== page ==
Most digital light projection systems have complex light paths and depend upon multiple light reflections from the digital micromirror device, the TIR prism, and a compact optical system. Consequently, there are several mechanisms by which the contrast ratio is degraded. Off-state light reaching the image, ghost images, and stray light all increase the amount of light that reaches areas of the projected image that ideally are dark (i.e., have no light). The result is that the image contrast and the contrast ratio are degraded, and the image is visually less pleasing to the observer.

There is a continuing need to improve image contrast and the contrast ratio of projectors generally, but particularly for digital projection displays. The approach adopted must be consistent with the otherwise-compact structure of the digital projection display. The present invention fulfills this need, and further provides related advantages.

SUMMARY OF THE INVENTION

The present invention provides a projection display, particularly a digital projection display, with improved image contrast as compared with that experienced in the absence of the present approach. The improved image contrast is achieved without significantly altering the operation and overall structure of the digital projection display, so that the present approach is compatible with digital projection display technology generally and with other advancements in the technology such as improvements to the digital micromirror device (DMD). The present approach allows the digital projection display to retain its compact size.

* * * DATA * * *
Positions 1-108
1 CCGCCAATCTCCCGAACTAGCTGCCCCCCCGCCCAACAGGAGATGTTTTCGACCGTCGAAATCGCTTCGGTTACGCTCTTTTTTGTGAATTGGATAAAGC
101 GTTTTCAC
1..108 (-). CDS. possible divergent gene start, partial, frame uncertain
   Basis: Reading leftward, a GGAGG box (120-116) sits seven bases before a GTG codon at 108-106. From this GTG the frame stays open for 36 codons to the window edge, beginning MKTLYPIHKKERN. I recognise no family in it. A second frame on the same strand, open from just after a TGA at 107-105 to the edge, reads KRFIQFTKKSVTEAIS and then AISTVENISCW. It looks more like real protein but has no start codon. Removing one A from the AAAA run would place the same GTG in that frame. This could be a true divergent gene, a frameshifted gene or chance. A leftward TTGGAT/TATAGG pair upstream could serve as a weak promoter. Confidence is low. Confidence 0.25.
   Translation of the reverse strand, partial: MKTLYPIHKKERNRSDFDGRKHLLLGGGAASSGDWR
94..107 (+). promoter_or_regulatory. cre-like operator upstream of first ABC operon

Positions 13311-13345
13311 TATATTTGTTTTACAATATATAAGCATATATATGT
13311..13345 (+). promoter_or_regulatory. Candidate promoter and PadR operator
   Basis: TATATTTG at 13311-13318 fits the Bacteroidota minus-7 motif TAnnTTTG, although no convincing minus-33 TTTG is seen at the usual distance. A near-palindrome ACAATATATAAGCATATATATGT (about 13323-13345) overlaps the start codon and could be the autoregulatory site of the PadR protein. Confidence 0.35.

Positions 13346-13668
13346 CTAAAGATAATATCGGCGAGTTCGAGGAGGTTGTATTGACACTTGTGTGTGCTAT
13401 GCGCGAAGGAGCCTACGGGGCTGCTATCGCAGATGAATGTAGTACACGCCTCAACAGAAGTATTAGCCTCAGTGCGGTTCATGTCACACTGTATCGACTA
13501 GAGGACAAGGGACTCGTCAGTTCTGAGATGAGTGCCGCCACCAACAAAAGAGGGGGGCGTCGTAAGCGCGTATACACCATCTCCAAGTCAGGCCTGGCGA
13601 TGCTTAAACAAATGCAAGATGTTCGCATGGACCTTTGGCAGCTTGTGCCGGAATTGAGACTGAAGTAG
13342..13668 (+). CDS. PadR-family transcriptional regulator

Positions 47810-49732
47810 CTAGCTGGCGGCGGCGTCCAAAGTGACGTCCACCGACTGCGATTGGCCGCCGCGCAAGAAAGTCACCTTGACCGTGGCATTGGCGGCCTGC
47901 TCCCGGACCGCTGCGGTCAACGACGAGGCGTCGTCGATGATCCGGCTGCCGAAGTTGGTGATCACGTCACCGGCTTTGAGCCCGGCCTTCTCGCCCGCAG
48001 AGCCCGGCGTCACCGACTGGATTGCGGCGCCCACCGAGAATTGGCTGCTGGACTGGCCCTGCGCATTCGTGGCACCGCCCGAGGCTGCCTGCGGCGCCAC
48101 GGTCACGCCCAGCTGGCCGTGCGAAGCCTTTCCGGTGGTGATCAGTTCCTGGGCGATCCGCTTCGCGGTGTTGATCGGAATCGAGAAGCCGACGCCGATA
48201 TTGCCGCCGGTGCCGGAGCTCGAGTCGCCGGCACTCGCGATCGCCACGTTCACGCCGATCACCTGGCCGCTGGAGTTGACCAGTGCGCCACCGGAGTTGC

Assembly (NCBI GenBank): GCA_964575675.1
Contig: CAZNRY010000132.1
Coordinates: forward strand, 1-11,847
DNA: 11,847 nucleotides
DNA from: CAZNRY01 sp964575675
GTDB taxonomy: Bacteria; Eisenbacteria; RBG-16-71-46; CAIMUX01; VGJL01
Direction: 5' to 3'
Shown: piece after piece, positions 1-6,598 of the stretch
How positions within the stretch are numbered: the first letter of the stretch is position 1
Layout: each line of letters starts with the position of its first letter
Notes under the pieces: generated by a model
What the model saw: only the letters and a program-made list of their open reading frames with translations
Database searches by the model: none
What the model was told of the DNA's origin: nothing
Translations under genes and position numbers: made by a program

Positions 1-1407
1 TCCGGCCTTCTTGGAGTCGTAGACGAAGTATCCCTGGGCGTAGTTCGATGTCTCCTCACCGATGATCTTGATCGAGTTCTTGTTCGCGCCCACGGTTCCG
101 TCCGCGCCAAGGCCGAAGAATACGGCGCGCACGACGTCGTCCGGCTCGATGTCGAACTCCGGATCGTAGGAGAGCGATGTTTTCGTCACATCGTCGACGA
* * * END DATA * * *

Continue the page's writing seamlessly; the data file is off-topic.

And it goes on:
In accordance with an embodiment of the invention, a projection display comprises a light source, a spatial light modulator, and a TIR (total internal reflection) prism that reflects a source light beam from the light source to the spatial light modulator, and then allows the light beam reflected from the spatial light modulator to pass therethrough. There is an angle-selective coating through which the light beam passes after it leaves the TIR prism. The angle-selective coating has a higher transmission for light that is incident upon the angle-selective coating at an incidence angle within an acceptance-angle deviation from a design incidence angle than for light that is incident upon the angle-selective coating at an incidence angle greater than the acceptance-angle deviation from the design incidence angle. For example, the design incidence angle may be from about 10 to about 25 degrees of perpendicular to the angle-selective coating, and the acceptance-angle deviation is less than about 12 degrees.

The light source is preferably a polychromatic visible light source such as a compact arc lamp. The spatial light modulator is preferably a digital micromirror device (DMD). The angle-selective coating is preferably a multilayer stack having a number of layers whose compositions and thicknesses are selected to produce the desired optical performance.